Find Information About:

Drugs & Supplements

Get information and reviews on prescription drugs, over-the-counter medications, vitamins, and supplements. Search by name or medical condition.

Pill Identifier

Pill Identifier

Having trouble identifying your pills?

Enter the shape, color, or imprint of your prescription or OTC drug. Our pill identification tool will display pictures that you can compare to your pill.

Get Started

My Medicine

Save your medicine, check interactions, sign up for FDA alerts, create family profiles and more.

Get Started

WebMD Health Experts and Community

Talk to health experts and other people like you in WebMD's Communities. It's a safe forum where you can create or participate in support groups and discussions about health topics that interest you.

  • Second Opinion

    Second Opinion

    Read expert perspectives on popular health topics.

  • Community


    Connect with people like you, and get expert guidance on living a healthy life.

Got a health question? Get answers provided by leading organizations, doctors, and experts.

Get Answers

Sign up to receive WebMD's award-winning content delivered to your inbox.

Sign Up

Cancer Health Center

Font Size

Unusual Cancers of Childhood Treatment (PDQ®): Treatment - Health Professional Information [NCI] - Genital / Urinary Tumors

Genital/urinary tumors include carcinoma of the bladder, non-germ cell testicular cancer, non-germ cell ovarian cancer, and carcinoma of the cervix and vagina. The prognosis, diagnosis, classification, and treatment of these genital/urinary tumors are discussed below. It must be emphasized that these tumors are seen very infrequently in patients younger than 15 years, and most of the evidence is derived from case series.

Carcinoma of the Bladder

Recommended Related to Cancer

Multiple Endocrine Neoplasia Type 2

Important It is possible that the main title of the report Multiple Endocrine Neoplasia Type 2 is not the name you expected. Please check the synonyms listing to find the alternate name(s) and disorder subdivision(s) covered by this report.

Read the Multiple Endocrine Neoplasia Type 2 article > >

Incidence, risk factors, and clinical presentation

Carcinoma of the bladder is extremely rare in children. The most common childhood carcinoma to involve the bladder is papillary urothelial neoplasm of low malignant potential, which generally presents with hematuria.[1,2,3] High-grade, invasive, urothelial carcinomas are extremely rare in young patients.[3]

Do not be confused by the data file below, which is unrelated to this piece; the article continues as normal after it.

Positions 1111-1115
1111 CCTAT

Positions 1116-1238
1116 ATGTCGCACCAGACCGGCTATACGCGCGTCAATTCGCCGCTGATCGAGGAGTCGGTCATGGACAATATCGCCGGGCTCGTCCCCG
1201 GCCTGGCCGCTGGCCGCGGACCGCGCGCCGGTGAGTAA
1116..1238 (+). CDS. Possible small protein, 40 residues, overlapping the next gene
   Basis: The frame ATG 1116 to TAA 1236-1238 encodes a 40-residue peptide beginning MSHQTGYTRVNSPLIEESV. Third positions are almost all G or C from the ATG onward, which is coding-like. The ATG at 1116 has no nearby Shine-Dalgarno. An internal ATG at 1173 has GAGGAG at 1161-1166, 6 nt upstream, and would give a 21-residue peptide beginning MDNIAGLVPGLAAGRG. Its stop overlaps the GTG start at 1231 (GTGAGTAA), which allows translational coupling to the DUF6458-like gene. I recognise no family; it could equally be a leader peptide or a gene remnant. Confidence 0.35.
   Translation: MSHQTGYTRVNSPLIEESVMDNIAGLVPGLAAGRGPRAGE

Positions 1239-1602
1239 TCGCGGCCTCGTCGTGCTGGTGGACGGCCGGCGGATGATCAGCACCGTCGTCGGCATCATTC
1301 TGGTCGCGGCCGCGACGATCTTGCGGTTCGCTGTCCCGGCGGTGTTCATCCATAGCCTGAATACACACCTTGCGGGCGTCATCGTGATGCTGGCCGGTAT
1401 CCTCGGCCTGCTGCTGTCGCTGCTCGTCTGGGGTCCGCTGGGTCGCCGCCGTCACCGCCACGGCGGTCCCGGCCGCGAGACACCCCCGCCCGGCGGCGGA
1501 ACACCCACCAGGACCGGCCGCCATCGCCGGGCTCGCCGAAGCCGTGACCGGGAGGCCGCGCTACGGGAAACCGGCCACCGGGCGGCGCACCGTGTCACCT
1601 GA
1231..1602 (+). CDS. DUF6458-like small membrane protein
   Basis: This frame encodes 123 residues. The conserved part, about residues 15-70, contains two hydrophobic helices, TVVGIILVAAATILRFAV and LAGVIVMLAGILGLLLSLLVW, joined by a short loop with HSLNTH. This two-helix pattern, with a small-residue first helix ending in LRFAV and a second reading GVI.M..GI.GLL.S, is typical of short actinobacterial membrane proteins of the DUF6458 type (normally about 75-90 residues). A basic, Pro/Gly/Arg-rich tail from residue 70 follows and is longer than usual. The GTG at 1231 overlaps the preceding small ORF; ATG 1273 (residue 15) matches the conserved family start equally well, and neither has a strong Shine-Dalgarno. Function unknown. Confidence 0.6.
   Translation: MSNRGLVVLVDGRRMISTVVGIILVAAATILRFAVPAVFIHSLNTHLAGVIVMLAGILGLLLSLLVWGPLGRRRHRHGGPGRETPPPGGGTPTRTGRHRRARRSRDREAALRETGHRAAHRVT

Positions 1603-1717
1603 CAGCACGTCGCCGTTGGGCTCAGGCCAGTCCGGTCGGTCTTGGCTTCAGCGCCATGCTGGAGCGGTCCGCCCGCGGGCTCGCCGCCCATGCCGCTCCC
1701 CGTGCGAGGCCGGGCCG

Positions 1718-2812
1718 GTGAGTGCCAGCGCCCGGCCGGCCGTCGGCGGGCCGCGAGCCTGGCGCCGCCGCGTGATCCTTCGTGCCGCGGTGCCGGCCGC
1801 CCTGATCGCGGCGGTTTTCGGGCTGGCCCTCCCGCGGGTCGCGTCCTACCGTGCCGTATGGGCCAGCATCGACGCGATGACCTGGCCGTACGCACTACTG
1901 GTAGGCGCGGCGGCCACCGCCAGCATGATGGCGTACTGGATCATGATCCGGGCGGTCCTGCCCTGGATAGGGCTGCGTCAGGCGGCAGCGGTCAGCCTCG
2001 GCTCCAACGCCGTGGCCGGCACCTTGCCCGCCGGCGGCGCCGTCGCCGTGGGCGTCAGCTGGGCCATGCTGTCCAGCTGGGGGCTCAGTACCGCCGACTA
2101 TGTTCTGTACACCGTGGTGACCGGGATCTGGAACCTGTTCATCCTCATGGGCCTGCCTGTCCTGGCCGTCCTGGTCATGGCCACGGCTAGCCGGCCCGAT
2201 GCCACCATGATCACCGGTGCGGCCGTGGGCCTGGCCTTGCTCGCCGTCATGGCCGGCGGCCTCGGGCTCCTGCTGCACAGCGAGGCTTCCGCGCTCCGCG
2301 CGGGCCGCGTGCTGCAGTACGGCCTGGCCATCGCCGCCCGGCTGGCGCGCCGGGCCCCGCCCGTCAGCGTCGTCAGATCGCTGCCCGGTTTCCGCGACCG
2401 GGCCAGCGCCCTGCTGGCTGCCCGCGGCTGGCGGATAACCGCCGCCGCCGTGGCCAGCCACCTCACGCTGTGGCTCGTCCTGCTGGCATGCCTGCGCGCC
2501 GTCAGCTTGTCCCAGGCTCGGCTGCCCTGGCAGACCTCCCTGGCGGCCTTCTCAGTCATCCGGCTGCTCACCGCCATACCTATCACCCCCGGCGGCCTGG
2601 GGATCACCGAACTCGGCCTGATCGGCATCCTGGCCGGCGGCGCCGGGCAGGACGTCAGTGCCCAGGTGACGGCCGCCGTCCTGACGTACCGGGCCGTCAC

Bladder cancer in adolescents may develop as a consequence of alkylating-agent chemotherapy given for other childhood tumors or leukemia.[4,5] The association between cyclophosphamide and bladder cancer is the only established relationship between a specific anticancer drug and a solid tumor.[4]

Prognosis and treatment

In contrast to adults, most pediatric bladder carcinomas are low grade, superficial, and have a good prognosis following transurethral resection.[2,3,6,7,8,9] Squamous cell carcinoma and more aggressive carcinomas, however, have been reported and may require a more aggressive surgical approach.[3,10,11,12]

(Refer to the PDQ summary on adult Bladder Cancer Treatment for more information.)

Testicular Cancer (Non-Germ Cell)


Testicular tumors are very rare in young boys and account for an incidence of 1% to 2% of all childhood tumors.[13,14] The most common testicular tumors are benign teratomas followed by malignant nonseminomatous germ cell tumors. (Refer to the PDQ summary on Childhood Extracranial Germ Cell Tumors for more information.) Non-germ cell tumors such as sex cord-stromal tumors are exceedingly rare in prepubertal boys. In a small series, gonadal stromal tumors accounted for 8% to 13% of pediatric testicular tumors.[15,16] In newborns and infants, juvenile granulosa cell and Sertoli cell tumors are the most common stromal cell tumor.[17] Juvenile granulosa cell tumors usually present in infancy (median age, 6 days) and Sertoli cell tumors present later in infancy (median age, 7 months). The prognosis is usually excellent after orchiectomy.[18] In older males, Leydig cell tumors are more common. Stromal cell tumors have been described as benign in young boys.[19,20,21]

    Next Article:

    Today on WebMD

    Colorectal cancer cells
    New! I AM Not Cancer Facebook Group
    Lung cancer xray
    See it in pictures, plus read the facts.
    sauteed cherry tomatoes
    Fight cancer one plate at a time.
    Ovarian cancer illustration
    Real Cancer Perspectives
    Jennifer Goodman Linn self-portrait
    what is your cancer risk
    colorectal cancer treatment advances
    breast cancer overview slideshow
    prostate cancer overview
    lung cancer overview slideshow
    ovarian cancer overview slideshow
    Actor Michael Douglas